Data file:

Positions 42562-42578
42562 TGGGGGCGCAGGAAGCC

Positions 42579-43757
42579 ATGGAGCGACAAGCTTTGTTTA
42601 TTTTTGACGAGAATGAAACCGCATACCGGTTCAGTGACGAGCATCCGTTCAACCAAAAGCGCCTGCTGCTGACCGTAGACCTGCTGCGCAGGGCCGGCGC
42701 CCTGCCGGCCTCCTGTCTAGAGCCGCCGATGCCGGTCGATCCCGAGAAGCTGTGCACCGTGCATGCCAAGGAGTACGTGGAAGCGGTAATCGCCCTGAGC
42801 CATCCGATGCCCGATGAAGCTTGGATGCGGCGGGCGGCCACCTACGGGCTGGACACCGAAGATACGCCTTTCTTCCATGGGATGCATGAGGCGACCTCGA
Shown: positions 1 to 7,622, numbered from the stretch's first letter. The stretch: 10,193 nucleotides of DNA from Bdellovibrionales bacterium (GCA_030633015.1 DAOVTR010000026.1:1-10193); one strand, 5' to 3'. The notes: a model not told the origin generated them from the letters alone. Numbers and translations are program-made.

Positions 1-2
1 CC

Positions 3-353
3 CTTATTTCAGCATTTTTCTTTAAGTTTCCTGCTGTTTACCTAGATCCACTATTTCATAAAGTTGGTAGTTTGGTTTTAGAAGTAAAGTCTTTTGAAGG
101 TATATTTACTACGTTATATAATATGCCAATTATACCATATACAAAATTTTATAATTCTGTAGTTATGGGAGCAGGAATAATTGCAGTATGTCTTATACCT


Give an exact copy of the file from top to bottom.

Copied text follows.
Positions 42562-42578
42562 TGGGGGCGCAGGAAGCC

Positions 42579-43757
42579 ATGGAGCGACAAGCTTTGTTTA
42601 TTTTTGACGAGAATGAAACCGCATACCGGTTCAGTGACGAGCATCCGTTCAACCAAAAGCGCCTGCTGCTGACCGTAGACCTGCTGCGCAGGGCCGGCGC
42701 CCTGCCGGCCTCCTGTCTAGAGCCGCCGATGCCGGTCGATCCCGAGAAGCTGTGCACCGTGCATGCCAAGGAGTACGTGGAAGCGGTAATCGCCCTGAGC
42801 CATCCGATGCCCGATGAAGCTTGGATGCGGCGGGCGGCCACCTACGGGCTGGACACCGAAGATACGCCTTTCTTCCATGGGATGCATGAGGCGACCTCGA
Shown: positions 1 to 7,622, numbered from the stretch's first letter. The stretch: 10,193 nucleotides of DNA from Bdellovibrionales bacterium (GCA_030633015.1 DAOVTR010000026.1:1-10193); one strand, 5' to 3'. The notes: a model not told the origin generated them from the letters alone. Numbers and translations are program-made.

Positions 1-2
1 CC

Positions 3-353
3 CTTATTTCAGCATTTTTCTTTAAGTTTCCTGCTGTTTACCTAGATCCACTATTTCATAAAGTTGGTAGTTTGGTTTTAGAAGTAAAGTCTTTTGAAGG
101 TATATTTACTACGTTATATAATATGCCAATTATACCATATACAAAATTTTATAATTCTGTAGTTATGGGAGCAGGAATAATTGCAGTATGTCTTATACCT